speed up parsing. I know many cases where that wasn't even true.

> Seconly, assuming that I'm guessing wrong and you just want a parser for a
> programming language implemented in an FPGA: I think this could be pretty
> difficult, but perhaps not impossible especially if you have some large
> amount of memory available either inside of or external to your FPGA.
> You'd have a bytestream coming in which represents characters of your
> tokens, a tokenizer (a state machine) and then another big state machine
> that implements your parser. But again, after you've parsed this
> language, what do you intend to do with it?


As a large part of parsing is finite state machines, and they are pretty
easy to build in FPGA's, though with external RAM if they get really huge,
that part seems pretty easy. Now, why would you want to do that? The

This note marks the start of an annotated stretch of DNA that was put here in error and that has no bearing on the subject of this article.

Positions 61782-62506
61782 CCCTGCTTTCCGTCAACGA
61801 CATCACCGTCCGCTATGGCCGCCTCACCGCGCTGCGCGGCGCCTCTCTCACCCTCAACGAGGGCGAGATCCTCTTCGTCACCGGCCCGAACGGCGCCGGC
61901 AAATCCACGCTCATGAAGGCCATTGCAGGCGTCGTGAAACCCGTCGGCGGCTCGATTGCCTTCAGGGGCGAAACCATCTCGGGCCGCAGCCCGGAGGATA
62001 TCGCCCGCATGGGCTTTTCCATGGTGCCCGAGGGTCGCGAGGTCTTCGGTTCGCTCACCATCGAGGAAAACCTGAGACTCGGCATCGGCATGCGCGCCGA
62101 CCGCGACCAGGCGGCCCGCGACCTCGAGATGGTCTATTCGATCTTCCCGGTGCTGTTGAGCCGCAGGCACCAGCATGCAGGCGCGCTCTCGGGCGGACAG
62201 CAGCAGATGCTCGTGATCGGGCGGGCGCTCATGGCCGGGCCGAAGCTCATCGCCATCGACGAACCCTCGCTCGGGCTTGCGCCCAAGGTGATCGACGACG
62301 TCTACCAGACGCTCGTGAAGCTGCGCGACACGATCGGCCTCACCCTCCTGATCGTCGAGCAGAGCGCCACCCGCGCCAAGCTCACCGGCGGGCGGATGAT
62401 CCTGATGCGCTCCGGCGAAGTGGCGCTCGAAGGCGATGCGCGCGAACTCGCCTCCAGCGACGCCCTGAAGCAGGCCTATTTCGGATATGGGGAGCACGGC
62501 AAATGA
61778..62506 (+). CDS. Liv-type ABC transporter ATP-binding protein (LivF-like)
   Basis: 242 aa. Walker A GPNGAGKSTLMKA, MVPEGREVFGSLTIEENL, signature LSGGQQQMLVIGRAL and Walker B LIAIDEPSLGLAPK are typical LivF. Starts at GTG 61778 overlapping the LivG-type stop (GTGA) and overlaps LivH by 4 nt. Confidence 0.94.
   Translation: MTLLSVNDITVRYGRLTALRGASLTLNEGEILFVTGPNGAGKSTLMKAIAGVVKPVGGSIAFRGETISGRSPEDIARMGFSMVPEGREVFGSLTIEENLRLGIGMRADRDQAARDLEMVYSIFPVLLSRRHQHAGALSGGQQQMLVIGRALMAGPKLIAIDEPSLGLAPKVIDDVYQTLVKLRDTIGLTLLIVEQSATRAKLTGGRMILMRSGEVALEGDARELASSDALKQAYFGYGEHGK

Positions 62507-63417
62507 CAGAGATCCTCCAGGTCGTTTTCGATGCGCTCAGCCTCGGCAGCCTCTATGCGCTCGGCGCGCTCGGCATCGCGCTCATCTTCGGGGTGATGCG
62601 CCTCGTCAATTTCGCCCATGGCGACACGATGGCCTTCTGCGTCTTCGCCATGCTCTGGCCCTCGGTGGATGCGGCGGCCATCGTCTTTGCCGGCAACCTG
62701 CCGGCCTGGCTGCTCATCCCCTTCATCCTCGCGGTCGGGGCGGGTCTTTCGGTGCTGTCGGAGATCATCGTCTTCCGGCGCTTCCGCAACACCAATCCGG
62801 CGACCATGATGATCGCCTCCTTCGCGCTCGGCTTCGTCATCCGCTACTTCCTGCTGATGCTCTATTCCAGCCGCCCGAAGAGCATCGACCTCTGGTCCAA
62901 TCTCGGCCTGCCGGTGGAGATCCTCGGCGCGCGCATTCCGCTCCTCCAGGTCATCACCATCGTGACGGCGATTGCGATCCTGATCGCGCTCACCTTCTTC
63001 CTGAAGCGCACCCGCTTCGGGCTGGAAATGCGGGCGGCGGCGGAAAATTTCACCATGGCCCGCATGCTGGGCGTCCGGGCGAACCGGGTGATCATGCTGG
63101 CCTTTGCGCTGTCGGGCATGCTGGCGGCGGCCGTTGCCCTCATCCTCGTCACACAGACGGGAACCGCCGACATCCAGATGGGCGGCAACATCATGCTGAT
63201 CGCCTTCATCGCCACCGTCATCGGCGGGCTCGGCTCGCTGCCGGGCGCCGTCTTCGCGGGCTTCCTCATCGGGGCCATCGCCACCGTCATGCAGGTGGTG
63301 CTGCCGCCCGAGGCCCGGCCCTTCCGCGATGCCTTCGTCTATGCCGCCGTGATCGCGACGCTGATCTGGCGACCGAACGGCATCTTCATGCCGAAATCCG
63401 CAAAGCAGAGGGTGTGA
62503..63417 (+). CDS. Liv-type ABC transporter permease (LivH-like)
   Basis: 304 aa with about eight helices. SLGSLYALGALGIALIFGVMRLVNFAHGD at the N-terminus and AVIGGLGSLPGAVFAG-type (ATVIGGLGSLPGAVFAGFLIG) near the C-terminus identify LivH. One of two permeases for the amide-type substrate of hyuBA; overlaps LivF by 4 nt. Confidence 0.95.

state tables could be generated externally, on a more ordinary machine.
Storing a symbol table would be a little more challenging, but I don't think
even that should be too hard. Hash algorithms should be easy to implement,
for example, or trees if that turns out better.

One possibility that I could think of would be in pattern matching. If you
consider a program like grep a parser, which signals the point at which it
recognizes a correct match, then one could use it for high speed pattern
matching.

-- glen


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  #4 (permalink)  
Old 09-27-2003, 10:03 AM
Tim
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Default Re: FPGA implementation of a lexer and parser - feasible?

Ekalavya Nishada wrote:
> Greetings,
>
> I am new to hardware design and hoping to get a reality check on
> building a lexical analyzer and parser using FPGAs.


Jan Gray, begetter of the excellent but more or less defunct